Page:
Ministers tell unions to 'face reality' over pay


CABINET MINISTERS have told public sector unions that they will have to face the reality of the Government’s financial difficulties in the current talks over plans to cut the public sector pay bill by up to €1.3 billion.

Speaking publicly yesterday for the first time since unions announced plans for a national public sector strike on November 24th, Minister for Finance Brian Lenihan said the stark reality was that: “We don’t have the funds to fund what the public service unions expect and they are going to have to address that reality with us.

“If they choose to deny that reality, if they choose to embark on industrial action, for example, all that will happen is further damage to the economy for the people of this country,” he said.

Mr Lenihan said that while the Government was committed to engaging in intensive talks with trade unions to see if a “common national way forward” could be found, it had also made it clear that if it could not reach agreement, it would “have to take whatever decisions are required in the national interest”.

Separately, Minister for the Environment John Gormley asked public service unions: “Do we take cuts, or is it a case of having your cheques bounce because we’ve nearly got to that stage?”

Meanwhile at the talks between unions and the Department of Finance, it emerged the Government will save about €300 million in a full year arising from the moratorium on recruitment in the public service and initiatives such as the incentivised early retirement and career break schemes aimed at reducing the numbers on the State’s payroll.

The Government’s side in the talks has insisted that such savings cannot be taken into account in relation to the €1.3 billion reduction in the public sector pay bill it is seeking for 2010. Trade unions have said there was a need for the Government “to put up in lights” the amount already contributed by public servants through the pension levy, pay rises foregone and operating with fewer staff as a result of the moratorium.

At the talks, unions also urged the Government to produce its vision for the size and scale of the public sector in 2014 at the end of its economic recovery period. Union leaders argued the talks should not just concentrate on the pay bill for next year but rather cover the period up to 2014.

Speaking to reporters yesterday, Mr Lenihan said he did not believe proposals put forward by some union leaders that taxes should be raised as an alternative to cutting the public pay bill made sense.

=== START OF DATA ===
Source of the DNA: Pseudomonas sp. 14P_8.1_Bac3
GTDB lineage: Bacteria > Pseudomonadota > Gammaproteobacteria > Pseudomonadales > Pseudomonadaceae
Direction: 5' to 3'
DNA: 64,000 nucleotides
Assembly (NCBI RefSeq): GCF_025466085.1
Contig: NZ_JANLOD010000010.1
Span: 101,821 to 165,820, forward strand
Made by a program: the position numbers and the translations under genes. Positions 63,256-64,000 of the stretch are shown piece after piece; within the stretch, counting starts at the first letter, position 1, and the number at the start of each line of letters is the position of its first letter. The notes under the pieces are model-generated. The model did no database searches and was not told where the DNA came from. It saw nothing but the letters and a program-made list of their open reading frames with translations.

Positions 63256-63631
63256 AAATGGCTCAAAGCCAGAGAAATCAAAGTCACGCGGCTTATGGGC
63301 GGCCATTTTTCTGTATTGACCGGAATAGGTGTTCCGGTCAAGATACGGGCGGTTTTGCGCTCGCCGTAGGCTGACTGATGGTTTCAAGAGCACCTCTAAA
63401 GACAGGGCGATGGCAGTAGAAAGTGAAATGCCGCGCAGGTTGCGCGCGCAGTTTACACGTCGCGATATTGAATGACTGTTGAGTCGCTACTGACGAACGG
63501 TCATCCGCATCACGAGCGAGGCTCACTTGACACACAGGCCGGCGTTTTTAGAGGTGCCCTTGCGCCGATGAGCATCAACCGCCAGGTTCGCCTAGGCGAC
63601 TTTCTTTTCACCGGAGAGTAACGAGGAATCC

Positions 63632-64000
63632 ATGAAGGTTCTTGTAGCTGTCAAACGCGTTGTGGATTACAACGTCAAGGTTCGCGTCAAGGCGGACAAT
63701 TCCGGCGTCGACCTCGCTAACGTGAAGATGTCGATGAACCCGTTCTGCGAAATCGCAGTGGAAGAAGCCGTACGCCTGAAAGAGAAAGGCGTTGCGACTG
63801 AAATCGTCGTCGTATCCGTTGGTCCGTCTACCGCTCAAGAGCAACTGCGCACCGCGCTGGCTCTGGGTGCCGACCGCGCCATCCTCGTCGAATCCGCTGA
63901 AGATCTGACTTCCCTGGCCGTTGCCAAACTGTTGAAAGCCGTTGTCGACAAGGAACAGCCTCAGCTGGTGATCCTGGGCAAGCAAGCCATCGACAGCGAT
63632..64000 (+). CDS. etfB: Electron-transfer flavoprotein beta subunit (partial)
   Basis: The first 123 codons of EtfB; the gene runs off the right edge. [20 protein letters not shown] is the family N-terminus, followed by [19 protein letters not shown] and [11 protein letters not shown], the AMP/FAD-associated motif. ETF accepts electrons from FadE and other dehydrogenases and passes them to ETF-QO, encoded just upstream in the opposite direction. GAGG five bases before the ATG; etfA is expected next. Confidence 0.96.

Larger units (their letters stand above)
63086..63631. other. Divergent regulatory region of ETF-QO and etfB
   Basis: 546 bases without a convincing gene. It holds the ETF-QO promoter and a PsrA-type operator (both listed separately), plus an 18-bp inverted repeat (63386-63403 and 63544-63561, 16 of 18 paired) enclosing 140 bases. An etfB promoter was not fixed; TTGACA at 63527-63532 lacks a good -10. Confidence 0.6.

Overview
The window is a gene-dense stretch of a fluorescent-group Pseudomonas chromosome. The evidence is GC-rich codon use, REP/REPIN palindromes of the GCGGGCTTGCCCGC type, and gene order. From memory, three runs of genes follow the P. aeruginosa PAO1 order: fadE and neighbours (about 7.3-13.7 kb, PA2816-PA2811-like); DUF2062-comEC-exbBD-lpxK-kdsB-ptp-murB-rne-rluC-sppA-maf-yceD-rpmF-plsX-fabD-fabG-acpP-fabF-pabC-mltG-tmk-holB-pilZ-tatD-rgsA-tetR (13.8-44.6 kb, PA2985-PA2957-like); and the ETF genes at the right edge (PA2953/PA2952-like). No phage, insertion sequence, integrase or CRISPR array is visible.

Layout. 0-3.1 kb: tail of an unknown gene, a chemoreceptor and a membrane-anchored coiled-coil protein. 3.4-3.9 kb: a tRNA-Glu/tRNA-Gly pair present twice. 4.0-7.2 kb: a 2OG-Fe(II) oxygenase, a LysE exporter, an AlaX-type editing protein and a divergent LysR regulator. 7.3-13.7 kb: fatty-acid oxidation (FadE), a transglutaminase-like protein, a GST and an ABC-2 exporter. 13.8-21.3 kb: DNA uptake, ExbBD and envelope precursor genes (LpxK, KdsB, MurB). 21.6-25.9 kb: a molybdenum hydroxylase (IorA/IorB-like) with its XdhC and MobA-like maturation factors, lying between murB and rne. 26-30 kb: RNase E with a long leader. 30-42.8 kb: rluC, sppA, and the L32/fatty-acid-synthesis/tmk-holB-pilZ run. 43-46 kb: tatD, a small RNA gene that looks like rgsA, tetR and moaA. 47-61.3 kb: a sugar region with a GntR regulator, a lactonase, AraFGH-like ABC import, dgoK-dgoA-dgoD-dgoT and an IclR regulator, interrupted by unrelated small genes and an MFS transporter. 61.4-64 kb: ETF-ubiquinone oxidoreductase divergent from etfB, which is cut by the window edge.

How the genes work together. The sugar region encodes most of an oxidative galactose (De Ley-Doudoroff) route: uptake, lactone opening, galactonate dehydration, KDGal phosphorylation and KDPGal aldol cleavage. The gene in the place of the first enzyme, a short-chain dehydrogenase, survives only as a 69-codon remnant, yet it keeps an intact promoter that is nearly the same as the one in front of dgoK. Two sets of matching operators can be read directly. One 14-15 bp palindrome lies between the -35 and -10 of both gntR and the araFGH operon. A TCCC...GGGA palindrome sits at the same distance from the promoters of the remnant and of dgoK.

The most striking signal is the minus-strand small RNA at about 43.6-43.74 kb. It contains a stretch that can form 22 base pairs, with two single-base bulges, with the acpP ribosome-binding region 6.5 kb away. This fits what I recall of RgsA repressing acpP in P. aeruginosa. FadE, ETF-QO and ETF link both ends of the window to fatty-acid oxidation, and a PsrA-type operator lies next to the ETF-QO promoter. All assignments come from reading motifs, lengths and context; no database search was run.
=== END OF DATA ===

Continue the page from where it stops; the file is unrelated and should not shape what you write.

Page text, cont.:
“They want to tax everyone else to have higher salaries for themselves. That’s what they are telling the public.”

Mr Lenihan said the marginal rate of tax is 53 per cent and that if the Government was to increase it further to raise an extra €1 billion “everyone or every couple earning over €100,000 would pay tax at a marginal rate of 63 per cent”.

Speaking on Newstalk radio, Mr Gormley said: “We already have a type of civil war in this country between the private and public sectors and I don’t want to exacerbate that any further . . . and I would say to people who are representing the public sector, do we take cuts, or is it a case of having your cheques bounce, because we’ve nearly got to that stage.

“And those people who believe that it’s impossible . . . that we could continue to borrow that amount of money and not face dire consequences down the road are not living in the real world I’m afraid.” The executive committee of the Association of Higher Civil and Public Servants, which represents over 3,000 senior civil servants and managers in the commercial and non-commercial State sector yesterday urged members to vote in favour of taking part in the planned one-day strike on November 24th.

In a separate development, the union Impact told the Health Service Executive that its members were “outraged” at a letter sent to all health service employees on Wednesday, which they said was an attempt to blame staff “for the shortcomings in the public health service, and to question their constitutional right to union membership . . .”